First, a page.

Home > Uncategorized > Labour day. Rejuvenating the concept of involuntary unemployment

Labour day. Rejuvenating the concept of involuntary unemployment

Labour day (no, not ‘labor day’…). Here a labour day special of Eurostat. Below, the labor day special of this blog.

The percentage of labour force which is unemployed and which, in the next quarter, is still unemployed can reasonably be called ‘involuntary unemployment’. Unemployment on the micro level is, by definition, a situation which people are actively trying to change, if this does not result in employment in a reasonable period of time (one quarter) this indicates, also considering the very large and cyclically sensitive differences between countries and cyclically induced changes in individual countries, that unemployment is not just involuntary on the micro level but also on the macro level.

Cyprus

It is necessary to argue this. For two reasons. First, Michel De Vroey has written a book about the fact that the concept of ‘involuntary unemployment’ does not square with neoclassical macro economics. Which, to him, means that we have to scuttle the concept.

Sigh.

De Vroey totally agrees with Keynes. Keynes saw that, in the real world, involuntary unemployment existed (according to him it becomes visible when you see a situation in which demand and employment are expanding but wages aren’t increasing). Keynes, however, did not state that we should scuttle the concept as it does not fit our models and went on to expand the scope of economics, with the (neo)classical economic world only as a special case of a whole array of possible economic worlds. Tellingly, De Vroey does not really try to explain any kind of real data on unemployment, be it statistical or other. We have to refute such nonsense: real scientists always take measurements into account.

But there is another reason: real world economists do have to come up with a metric of the variable. And we do not have this: the Tinbergen trick (anything which is not frictional unemployment is involuntary unemployment) does not suffice anymore in a country with people like De Vroey. Which have to learn to look at the real world, like Keynes did. Spain is a nice example. In Spain, demand is increasing, especially in tourism which grows at a double-digit rate. For instance hotels seem to have increased pricing power. Wage increases are however much lower than they used to be and there is no sign at all of any kind of uptick. To the contrary. Which fits the Keynes idea mentioned above. But: how high is involuntary unemployment in Spain? It’s not just interesting but necessary to investigate if the modern flow data on employment, unemployment and ‘inactivity’ can shed any light on this. I’ve been tinkering with these statistics and calculated all kinds of ratios. Which yielded all kinds of interesting insights but which did not really answer my question, while I did have the feeling that the answer was staring me in the face.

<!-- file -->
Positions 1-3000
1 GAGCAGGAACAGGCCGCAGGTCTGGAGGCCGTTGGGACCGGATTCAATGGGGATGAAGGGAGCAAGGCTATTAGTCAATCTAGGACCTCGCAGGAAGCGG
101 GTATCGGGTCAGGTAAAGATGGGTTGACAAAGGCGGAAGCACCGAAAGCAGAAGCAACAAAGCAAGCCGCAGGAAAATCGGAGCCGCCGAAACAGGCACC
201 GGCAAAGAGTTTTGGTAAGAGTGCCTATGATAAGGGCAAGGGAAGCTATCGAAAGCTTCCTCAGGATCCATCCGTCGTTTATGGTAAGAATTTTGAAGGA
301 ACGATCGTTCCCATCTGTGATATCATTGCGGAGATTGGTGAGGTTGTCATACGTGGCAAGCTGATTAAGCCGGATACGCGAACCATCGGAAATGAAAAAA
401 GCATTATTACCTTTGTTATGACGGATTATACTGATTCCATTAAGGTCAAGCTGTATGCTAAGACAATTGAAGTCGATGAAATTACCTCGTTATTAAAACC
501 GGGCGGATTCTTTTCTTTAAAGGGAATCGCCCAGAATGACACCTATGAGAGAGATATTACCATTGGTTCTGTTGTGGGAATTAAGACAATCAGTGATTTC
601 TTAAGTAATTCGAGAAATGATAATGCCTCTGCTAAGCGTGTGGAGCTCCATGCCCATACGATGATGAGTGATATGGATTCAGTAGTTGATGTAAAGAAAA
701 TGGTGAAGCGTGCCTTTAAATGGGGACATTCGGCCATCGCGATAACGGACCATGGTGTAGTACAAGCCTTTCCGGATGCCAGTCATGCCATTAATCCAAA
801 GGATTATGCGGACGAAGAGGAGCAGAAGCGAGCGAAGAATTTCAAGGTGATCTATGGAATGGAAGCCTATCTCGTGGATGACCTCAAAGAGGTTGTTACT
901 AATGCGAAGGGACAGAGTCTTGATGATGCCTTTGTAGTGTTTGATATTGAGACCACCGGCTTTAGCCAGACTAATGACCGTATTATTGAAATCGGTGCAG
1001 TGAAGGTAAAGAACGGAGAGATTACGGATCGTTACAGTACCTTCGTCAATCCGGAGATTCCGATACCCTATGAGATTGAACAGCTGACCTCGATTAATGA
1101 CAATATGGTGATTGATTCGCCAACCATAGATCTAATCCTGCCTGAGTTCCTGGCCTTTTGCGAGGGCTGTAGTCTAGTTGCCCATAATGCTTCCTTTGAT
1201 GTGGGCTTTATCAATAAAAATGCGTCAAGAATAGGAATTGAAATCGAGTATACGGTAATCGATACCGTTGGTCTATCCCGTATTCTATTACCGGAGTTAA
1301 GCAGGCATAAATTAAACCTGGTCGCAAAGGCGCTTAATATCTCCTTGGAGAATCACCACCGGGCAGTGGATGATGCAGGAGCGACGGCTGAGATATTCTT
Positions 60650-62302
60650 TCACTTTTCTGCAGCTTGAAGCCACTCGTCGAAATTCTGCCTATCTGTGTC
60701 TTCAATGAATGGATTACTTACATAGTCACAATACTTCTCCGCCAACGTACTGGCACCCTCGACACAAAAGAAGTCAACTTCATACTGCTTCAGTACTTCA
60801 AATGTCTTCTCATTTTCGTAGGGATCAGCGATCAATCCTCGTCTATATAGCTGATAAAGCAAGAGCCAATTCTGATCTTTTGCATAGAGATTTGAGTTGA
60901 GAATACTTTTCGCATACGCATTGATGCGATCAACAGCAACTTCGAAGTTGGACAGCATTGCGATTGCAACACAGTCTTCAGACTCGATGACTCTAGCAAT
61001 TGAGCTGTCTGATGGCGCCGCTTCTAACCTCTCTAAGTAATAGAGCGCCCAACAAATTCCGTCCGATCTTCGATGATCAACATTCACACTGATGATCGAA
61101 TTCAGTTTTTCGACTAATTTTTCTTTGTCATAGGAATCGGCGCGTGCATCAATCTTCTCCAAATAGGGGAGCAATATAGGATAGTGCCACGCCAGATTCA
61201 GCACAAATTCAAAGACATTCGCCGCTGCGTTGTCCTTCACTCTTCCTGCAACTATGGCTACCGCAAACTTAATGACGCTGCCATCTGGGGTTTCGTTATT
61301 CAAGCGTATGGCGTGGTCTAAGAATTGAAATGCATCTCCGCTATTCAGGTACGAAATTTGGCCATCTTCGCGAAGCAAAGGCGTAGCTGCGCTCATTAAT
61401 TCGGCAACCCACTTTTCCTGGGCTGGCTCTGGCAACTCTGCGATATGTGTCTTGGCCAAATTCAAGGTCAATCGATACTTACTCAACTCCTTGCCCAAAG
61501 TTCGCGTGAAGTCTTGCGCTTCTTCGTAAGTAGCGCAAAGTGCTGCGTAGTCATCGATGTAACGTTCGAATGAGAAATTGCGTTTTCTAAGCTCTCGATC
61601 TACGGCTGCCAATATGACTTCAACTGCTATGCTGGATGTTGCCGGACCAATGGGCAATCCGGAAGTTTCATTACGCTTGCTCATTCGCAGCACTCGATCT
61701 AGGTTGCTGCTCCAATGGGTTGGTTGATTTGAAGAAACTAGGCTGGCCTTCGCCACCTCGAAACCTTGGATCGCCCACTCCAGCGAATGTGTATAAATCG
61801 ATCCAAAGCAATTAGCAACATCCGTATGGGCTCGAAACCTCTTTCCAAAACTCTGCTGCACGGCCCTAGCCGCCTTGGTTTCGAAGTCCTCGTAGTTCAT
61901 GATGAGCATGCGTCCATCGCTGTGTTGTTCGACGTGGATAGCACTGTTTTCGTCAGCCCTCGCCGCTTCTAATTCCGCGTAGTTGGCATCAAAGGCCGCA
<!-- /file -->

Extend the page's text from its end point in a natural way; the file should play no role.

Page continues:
Involuntary

And it did. Data which I first disregarded, the unemployment to unemployment flow (i.e. people which are unemployed in one quarter and also in the next) are part of these flow data. These data are cyclically sensitive, as shown by the example of Cyprus (graph 1, the Eurostat time series are very short, in this period Cyprus is the most dramatic example). And if the percentage of people who do not have paid employment and are actively seeking paid employment (the definition of unemployment which by the way has an ‘Austrian’ ring to it) and which do not find employment within a reasonable period rises, one can in my opinion also state that involuntary unemployment increases. Looking at graph 2 it is, again in my opinion, reasonable to state that the percentage of unemployed which is still unemployed in the next quarter can reasonably be used as a proxy for the level of involuntary unemployment. All data: Eurostat, data for Germany are not available.

And, dear comrades from the USA, when the British have been selling their beer in bottles of 500 millilitres for quite some time now, can’t you accept that labor day is May 1?

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